A photographer who spent 5 years at Nevada's brothels found legal prostitution was nothing like what he thought

Courtesy of Marc McAndrewsOne sex worker was a moonlighting maths teacher from Minnesota.

Before travelling to Nevada, the photographer Marc McAndrews had never been to a strip club, let alone a brothel. Now, five years later, he’s been to every single one in the state.

McAndrews made regular trips to Nevada’s legal brothels, staying anywhere from a week to a month each time.

He stayed in bedrooms in the houses, shared bathrooms with the sex workers, and saw a world that few else have.

In 2014, McAndrews shared some photos from his trips inside the brothels with us. You can see more photos and read amazing stories in his book, “Nevada Rose.”

When McAndrews began shooting the brothels, he expected them to be seedy and filled with drugs, he told Business Insider. What he found was something completely different.

Courtesy of Marc McAndrewsThe Wild Horse Ranch in Sparks, NV pictured from afar.

He started by visiting Moonlite Bunny Ranch, made famous by HBO’s “Cathouse” series. When he asked about photographing, the women thought he was just a nervous customer. He was turned down.

After being turned down by brothels near Carson City, one of the prostitutes recommended he try a small town like Elko or Ely, where proprietors might be more friendly.

In Elko, he had his first luck at a “parlor brothel.” A parlor brothel, like this one, looks more like a bar. Other brothels are called “lineup brothels,” where women line up when customers enter, said McAndrews.

Courtesy of Marc McAndrewsThe Old Bridge Ranch in Sparks, Nevada.

There are also “city houses,” which cater to those wanting a slicker, party-going atmosphere, and “country houses,” which are quieter and more friendly, McAndrews said.

Once inside, customers go to the pay room to withdraw cash for the night’s partying.

Carli at Mona’s Ranch in Elko was one of the first women he photographed. He stayed at Mona’s for five nights and shared a bathroom with the workers.

McAndrews was given free rein to photograph, as long as he had a woman’s permission. “It’s a different experience when you wake up in the morning and have to pass the cereal and the milk to your subject,” McAndrews said of why he stayed at the brothels.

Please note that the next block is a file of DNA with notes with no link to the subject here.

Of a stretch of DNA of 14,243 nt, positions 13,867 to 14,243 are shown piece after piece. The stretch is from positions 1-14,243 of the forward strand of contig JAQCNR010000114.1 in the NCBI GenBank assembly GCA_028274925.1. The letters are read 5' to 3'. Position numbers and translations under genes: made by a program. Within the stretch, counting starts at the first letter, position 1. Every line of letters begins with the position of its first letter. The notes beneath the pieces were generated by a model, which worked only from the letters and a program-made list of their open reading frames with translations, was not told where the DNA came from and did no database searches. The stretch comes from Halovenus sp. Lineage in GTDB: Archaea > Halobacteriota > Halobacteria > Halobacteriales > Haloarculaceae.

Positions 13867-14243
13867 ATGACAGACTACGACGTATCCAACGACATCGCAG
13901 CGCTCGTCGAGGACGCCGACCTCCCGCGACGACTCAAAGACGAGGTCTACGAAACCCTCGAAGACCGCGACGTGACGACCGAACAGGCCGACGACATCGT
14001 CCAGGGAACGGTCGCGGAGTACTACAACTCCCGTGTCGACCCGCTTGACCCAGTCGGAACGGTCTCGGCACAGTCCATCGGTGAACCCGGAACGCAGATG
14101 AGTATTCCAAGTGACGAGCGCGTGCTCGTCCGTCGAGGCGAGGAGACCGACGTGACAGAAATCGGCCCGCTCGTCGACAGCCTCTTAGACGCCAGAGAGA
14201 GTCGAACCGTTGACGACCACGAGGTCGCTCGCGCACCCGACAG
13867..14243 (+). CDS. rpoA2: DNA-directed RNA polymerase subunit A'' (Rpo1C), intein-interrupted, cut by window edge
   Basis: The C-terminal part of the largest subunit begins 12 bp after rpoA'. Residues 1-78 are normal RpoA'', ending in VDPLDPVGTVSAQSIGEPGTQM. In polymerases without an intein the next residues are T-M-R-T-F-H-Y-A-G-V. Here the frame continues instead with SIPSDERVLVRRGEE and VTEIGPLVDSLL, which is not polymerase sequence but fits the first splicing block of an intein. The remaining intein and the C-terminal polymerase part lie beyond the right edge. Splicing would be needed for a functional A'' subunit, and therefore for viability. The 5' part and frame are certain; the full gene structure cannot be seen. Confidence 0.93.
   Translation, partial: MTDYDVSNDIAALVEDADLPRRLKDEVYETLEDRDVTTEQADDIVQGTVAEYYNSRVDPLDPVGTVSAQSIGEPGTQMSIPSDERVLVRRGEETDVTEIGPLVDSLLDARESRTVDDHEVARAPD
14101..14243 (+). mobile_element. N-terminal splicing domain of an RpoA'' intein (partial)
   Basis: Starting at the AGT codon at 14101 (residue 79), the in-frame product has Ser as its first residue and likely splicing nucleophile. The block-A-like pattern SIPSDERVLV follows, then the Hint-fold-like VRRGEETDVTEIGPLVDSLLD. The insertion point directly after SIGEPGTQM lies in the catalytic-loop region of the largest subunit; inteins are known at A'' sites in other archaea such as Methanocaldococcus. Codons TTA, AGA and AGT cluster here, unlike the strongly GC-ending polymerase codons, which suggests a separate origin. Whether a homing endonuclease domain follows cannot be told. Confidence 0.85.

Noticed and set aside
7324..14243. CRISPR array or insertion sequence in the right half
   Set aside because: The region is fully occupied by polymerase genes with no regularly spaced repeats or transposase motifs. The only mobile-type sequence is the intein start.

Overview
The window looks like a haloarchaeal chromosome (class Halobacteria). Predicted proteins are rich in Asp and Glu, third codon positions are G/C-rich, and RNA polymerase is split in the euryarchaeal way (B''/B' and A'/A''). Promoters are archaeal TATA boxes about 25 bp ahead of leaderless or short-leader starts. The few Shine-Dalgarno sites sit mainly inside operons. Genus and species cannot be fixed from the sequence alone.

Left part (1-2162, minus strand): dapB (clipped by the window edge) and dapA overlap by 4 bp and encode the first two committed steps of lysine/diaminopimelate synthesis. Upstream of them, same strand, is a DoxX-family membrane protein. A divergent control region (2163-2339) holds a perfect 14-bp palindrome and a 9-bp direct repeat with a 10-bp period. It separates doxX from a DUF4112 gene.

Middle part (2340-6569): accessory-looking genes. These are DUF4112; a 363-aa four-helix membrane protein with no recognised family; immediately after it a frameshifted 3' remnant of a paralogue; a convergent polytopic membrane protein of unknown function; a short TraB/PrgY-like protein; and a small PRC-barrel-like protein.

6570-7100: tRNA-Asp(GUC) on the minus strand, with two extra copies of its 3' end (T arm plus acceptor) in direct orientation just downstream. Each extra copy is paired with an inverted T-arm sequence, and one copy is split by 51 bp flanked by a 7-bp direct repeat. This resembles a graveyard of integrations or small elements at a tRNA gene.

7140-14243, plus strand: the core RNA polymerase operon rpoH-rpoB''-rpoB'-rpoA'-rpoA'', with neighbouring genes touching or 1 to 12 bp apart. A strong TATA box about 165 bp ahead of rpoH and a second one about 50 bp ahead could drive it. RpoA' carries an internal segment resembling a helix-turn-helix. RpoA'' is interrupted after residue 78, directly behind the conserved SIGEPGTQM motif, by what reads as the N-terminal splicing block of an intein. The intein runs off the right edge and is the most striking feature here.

McAndrews mostly photographed in mornings and afternoons when the brothels were quiet. Because he was shooting with a large-format camera, he would have to pack up when guests arrived, so as not to spook them.

Most of Nevada’s brothels are in places far outside of the cities and zoned into specific areas. Often many will occupy the same parking lot.

McAndrews says that many of the women have kids and boyfriends or husbands. “People’s guards go down and they become more at ease,” he said of staying at the brothels. “They start to let you see their world.”

The easy stereotypes that McAndrews expected (drug users, women without families) existed, but were not as prevalent as he expected.

One woman who McAndrews met is a maths teacher in Minnesota during the school year. On her summer breaks, she works at the Nevada brothels because it is a turn-on for her. (He wouldn’t reveal who was the teacher.)

The business is often a family affair. At Sharon’s Bar and Brothel in Carlin, “Whorehouse” Charlie and his mum, “Miss Pat” run the business together.

This is Ben, the former owner of the Wild West Saloon brothel in Winnemucca with his father, Art.

Some customers were OK with being photographed. Here, Brett sits with Dimon, a sex worker at the Stardust Ranch in Ely.

McAndrews was able to photograph in every single brothel in Nevada. It took a lot of convincing.

The final brothel he had to get access to was the Moonlite Bunny Ranch. He had to convince owner Dennis Hof (center), who owns six other brothels, that it was a good idea.

McAndrews told Hof that the project was an artistic documentation of the community, not a generic brothel travel guide. Hof was convinced by his good friend, publisher and radio host Judith Reagan, who said the project was important.

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